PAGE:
• Theguds

            How about Bradford’s performance in 2016? An O-line that has been labeled the worst in NFL history by profootball focus and unlike Teddy in 2015 he had no running game. Yet he threw for 3800 yards and probably would have cracked 4000 had he played all 16 games.

            Case is averaging 245 yards/game this year. Bradford averaged 258/game last year. He’d probably be averaging near or over 300/per game this year based on 2016.

            If anybody deserves the keys next year I’d think it should be Bradford, no?

  • Gordon Guffey

    Posted: 1 hour ago
    ESPN’s 1-on-1: Randy Moss Talks With Adam Thielen

    Watch the full interview of Randy Moss interviewing Adam Thielen, which ran on ESPN’s Sunday NFL Countdown last weekend.

    • Drediock

      Good links. I found Randy annoying though how he played the race card.
      Why does it make a difference what color a receiver is? Like Theilen said “I dont go out thee thinking Im a white receiver”

  • Carl Rasmussen

    Your diagrams, commentary, and video clips are so helpful in helping we casual fans understand the game! Thank you!

  • Gordon Guffey

    I believe Pat Shurmur and the staff members he was allowed to replace with his own people this offseason has played a big part in the offense as a whole ~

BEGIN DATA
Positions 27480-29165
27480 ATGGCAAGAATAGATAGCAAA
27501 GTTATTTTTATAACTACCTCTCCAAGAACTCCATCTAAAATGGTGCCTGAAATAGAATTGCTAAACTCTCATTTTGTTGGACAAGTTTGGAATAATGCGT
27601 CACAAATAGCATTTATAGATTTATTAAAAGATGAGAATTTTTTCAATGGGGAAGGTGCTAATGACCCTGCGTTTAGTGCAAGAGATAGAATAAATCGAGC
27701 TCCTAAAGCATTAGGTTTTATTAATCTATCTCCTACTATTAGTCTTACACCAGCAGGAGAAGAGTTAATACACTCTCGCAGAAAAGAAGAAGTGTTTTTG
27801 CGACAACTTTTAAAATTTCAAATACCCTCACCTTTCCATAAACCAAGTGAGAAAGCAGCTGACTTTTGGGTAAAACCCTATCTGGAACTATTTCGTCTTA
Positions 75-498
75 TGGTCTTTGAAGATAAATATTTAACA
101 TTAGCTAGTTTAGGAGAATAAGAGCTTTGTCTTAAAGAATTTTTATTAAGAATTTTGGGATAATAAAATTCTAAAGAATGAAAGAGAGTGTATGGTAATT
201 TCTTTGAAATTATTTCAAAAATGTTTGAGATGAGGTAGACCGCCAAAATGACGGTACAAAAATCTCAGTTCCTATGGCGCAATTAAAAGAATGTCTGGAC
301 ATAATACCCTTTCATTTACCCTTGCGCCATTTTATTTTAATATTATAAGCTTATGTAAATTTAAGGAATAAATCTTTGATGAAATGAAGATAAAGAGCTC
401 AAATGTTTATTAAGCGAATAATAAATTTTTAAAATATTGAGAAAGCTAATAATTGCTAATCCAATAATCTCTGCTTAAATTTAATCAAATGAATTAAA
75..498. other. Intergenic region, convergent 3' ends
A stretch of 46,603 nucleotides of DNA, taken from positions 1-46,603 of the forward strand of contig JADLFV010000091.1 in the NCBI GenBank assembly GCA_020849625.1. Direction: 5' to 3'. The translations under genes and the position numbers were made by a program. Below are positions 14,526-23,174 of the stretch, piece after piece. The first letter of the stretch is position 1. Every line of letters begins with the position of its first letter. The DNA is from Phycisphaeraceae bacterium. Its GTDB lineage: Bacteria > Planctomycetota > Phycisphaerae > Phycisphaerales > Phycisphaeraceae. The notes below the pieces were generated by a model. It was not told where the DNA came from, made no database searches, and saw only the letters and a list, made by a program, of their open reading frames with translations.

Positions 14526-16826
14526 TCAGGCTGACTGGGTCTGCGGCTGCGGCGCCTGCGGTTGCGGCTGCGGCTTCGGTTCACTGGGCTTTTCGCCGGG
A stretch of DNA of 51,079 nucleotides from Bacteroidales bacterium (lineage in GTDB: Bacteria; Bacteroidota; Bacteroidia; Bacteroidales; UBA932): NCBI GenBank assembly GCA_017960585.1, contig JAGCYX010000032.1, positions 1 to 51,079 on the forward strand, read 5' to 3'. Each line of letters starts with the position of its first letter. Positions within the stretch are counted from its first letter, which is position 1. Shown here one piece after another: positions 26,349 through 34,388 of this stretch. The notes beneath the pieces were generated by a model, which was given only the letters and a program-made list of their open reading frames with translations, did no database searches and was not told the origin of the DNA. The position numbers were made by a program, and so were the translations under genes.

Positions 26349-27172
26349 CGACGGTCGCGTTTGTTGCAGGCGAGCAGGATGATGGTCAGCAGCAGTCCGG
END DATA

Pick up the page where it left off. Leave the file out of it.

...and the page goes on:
Teams win and lose as a whole but bad coaching ((( Jeff Fisher )))) can bring down the best of talent ~ Its been shown over and over ~ We got to see this first hand when Zimmer took over the defense ~ He made the talent on hand shine ~

    • Wilbur One

      Exactly right, and my sunglasses are never more than inches away from my glass of beer.

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  • brian199511

    Paralysis by analysis or analysis by paralysis, I forget which one, maybe both. A “W” is what matters. On the road in Atlanta no less. If the Vikings beat Carolina on the road, and I believe they will, this team is for real. The “force” is with them. I prefer Star Trek so maybe we go Klingon on the rest of the league. Phasers on slaughter.

  • MC

    hes missing so many downfield reads its ridiculous, easy comeback route on the second one that diggs is known for taking to the house